In other words, if cheap energy goes, so does cheap food, cheap timber and debt-based money along with it. And it is becoming an increasingly safe bet to claim that we are experiencing the first stages of cheap energy’s departure from our lives.  
So sure, we can hold on to our debt-based currency system if we’re scared of confronting the political and economic powers that keep it locked in place – if we’re OK with sacrificing any kind of viable and attractive future for ourselves and our children.
I’m a little sorry for stating such sweeping opinions without having laid the groundwork to fully explain and justify them. I hope you can forgive me in the moment, for laying such groundwork is one of the many aims of this series of posts, and we are only just beginning. For now, please just let me tie these sweeping opinions back into the story of the Sorcerer’s Apprentice and say the following: 
We are now at the point in the story where all of our accumulated miscast and ungrounded magical spells are beginning to completely spiral out of control. We can kick back and assume that the Sorcerer will soon return to cast the one overarching spell to put everything back aright. Or we can commit ourselves to returning the power back to the source by using our magical spells consciously with gratitude.
Does this mean that we have to wait for our central bank to re-create itself before we start using money with gratitude in our own individual lives? No. We can begin that anytime. But eventually, we will have to unite to address this deeper root – of not only how we use money as individuals, but how we all create money together as a culture. And honestly, the sooner we address it, the better.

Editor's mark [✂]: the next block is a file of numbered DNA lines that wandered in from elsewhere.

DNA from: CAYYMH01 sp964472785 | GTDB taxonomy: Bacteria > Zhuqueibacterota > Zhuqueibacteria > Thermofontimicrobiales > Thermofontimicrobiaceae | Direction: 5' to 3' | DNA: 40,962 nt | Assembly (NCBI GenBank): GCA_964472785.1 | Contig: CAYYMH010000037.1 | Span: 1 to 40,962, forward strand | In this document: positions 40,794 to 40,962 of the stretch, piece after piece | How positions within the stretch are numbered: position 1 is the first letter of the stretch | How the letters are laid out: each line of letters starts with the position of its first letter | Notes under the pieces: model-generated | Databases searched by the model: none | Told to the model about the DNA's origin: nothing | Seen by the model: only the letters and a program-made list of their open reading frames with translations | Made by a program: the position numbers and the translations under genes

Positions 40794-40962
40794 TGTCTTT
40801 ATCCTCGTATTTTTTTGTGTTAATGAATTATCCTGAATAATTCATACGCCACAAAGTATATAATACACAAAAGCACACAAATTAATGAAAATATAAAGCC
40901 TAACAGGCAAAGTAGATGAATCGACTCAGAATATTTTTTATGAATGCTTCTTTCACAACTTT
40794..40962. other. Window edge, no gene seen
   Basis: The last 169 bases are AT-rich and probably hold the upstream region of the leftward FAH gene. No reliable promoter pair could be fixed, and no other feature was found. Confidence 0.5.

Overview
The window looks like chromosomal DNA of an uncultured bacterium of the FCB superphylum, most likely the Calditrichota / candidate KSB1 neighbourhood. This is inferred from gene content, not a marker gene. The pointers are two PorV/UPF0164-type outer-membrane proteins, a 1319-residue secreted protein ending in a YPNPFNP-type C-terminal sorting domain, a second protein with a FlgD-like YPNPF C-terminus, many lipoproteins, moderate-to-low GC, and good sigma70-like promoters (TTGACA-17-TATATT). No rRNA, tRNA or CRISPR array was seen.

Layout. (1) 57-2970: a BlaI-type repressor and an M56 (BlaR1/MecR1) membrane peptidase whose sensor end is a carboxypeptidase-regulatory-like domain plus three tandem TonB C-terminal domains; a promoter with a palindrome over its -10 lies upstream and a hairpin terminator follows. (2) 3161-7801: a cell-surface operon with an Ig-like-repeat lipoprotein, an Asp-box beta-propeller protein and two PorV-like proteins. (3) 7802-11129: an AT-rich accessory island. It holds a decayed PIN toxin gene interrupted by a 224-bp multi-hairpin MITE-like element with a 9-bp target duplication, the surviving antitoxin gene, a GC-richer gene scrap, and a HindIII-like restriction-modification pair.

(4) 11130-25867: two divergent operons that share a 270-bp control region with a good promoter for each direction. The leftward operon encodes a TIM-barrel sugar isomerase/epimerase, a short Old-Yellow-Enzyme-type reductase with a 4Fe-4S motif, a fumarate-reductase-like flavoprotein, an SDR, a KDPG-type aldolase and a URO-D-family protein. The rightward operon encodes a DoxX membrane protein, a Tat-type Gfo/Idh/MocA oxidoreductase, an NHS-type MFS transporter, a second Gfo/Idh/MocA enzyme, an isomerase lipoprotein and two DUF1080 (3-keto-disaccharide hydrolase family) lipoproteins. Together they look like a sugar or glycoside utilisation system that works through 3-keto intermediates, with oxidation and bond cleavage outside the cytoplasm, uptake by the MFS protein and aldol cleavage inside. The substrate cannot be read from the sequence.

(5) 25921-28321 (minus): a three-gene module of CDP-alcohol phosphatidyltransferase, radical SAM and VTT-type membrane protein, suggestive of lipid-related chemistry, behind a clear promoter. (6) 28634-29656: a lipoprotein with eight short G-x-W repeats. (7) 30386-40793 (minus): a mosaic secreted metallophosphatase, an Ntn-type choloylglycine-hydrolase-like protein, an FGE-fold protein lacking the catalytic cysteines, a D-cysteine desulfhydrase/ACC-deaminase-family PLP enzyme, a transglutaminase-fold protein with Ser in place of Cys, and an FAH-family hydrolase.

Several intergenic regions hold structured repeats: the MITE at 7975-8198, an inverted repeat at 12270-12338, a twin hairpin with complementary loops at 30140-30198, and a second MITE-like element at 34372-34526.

The second question: Even if we were going to start over and begin to use money as a reflection of wealth instead of debt, then that begs the question, what is wealth?
This is another great question. I will always assert that wealth is an integrated ecology of:  happiness, healthy communities, healthy ecosystems, fertile soil, clean air, clean water, knowledge of place, knowledge of one's past, healthy integration of generations so a culture can remember itself, exquisite adaptations to natural and cultural landscapes, the skills and disciplines of taking care of ourselves without poisoning or exploiting other people and places, and the time and space necessary to adequately gawk at the mystery of existence.
Of course, how we each define wealth and just how exactly our culture should go about spending new wealth into our country is open for debate. But this is exactly the debate that our country should be having right now. What technologies, using what methods, in which locations, at what scales? But right now isn't the time or place to go further into those debates. What I am saying here is that unless we get clear on the "money as debt" vs. "money as wealth" issue, our debates will never amount to any lasting solutions.